Dry January decreases Colorado snowpack
January was a dry month across Colorado which has contributed to significant decreases in the mountain snowpack percents of average across the state. According to the latest snow surveys, conducted by the USDA – Natural Resources Conservation Service (NRCS), Colorado’s statewide snowpack decreased from 136 percent of average on January 1 to 117 percent of average on February 1. Decreases in snowpack percentages were measured in all of the major river basins of the state, according to Allen Green, State Conservationist with the NRCS. While this year’s snowpack is considerably better than last year at this time, the current statewide percentage ties that measured on this date back in 2009.
Those basins across southwestern Colorado experienced the driest conditions during January, recording only about one quarter of their normal precipitation for the month. Snowpack percentages decreased by 38 percentage points in the combined San Juan, Animas, Dolores and San Miguel basins; declining from 144 percent of average on January 1, to 106 percent of average on February 1. Similar decreases were also measured in the Gunnison Basin, decreasing from 158 percent of average a month ago, to only 125 percent of average.
While decreases in percents of average were measured across the state, the February 1 snowpack totals remain above average nearly statewide. Only the Rio Grande Basin has decreased to below average this month at 80 percent of average. “Without those big storms back in December, most of the state would be well below average right now. At this point, they’ve allowed us to endure a dry month, yet maintain good snowpack readings nearly everywhere,” said Green.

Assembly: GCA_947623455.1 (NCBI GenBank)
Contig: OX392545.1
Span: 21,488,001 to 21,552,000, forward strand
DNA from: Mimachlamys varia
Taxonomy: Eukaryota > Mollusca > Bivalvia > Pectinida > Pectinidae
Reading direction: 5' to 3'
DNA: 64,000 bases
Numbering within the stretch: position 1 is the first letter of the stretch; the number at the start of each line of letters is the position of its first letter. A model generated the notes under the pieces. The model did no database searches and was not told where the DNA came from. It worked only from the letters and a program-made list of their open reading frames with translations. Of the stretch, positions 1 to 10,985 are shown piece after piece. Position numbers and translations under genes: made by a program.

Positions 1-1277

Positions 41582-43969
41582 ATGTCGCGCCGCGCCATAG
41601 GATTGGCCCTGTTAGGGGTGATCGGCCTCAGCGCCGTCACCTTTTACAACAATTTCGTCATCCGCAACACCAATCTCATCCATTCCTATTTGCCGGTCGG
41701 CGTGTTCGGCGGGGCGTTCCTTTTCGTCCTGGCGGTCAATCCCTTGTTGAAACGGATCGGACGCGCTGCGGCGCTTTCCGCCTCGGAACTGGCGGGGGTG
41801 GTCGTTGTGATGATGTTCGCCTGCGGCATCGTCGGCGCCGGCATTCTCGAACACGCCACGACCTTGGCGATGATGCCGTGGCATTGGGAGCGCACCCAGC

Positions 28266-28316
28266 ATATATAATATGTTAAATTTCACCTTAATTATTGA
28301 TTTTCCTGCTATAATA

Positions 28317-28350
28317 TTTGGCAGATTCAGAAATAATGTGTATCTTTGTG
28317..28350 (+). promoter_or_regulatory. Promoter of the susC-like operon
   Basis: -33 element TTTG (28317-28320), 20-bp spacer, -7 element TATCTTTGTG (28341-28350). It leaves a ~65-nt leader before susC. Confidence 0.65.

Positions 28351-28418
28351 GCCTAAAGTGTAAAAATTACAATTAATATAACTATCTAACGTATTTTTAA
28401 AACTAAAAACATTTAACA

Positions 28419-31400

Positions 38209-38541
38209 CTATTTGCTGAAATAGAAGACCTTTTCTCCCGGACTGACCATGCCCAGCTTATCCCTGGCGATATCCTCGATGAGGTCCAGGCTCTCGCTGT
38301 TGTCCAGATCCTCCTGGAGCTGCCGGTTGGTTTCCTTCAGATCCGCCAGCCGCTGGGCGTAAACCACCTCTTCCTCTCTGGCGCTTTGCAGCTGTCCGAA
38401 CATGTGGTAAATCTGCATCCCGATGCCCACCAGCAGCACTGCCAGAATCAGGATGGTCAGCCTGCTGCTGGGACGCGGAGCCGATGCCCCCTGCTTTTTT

Even after experiencing a dry January, the current snowpack remains well ahead of that measured a year ago at this time. With the exception of southwestern Colorado, the 2011 readings are consistently well above those of last year. Statewide totals are currently tracking at 137 percent of those from a year ago.
The accumulation of the mountain winter snowpack is critical for Colorado’s water supplies. As much as 80 percent of the state’s annual surface water supplies originate from the melting winter snowpack. Currently, the NRCS and National Weather Service River Forecast Centers are predicting that this year’s water supplies will be near, to slightly above average in most locations. Given the existing snowpack conditions, only portions of the Rio Grande and Arkansas basins are expecting summer runoff to be below average. With only about 40 percent of the winter snow accumulation season remaining, the next two months will be critical for maintaining the current streamflow forecasts for the state.
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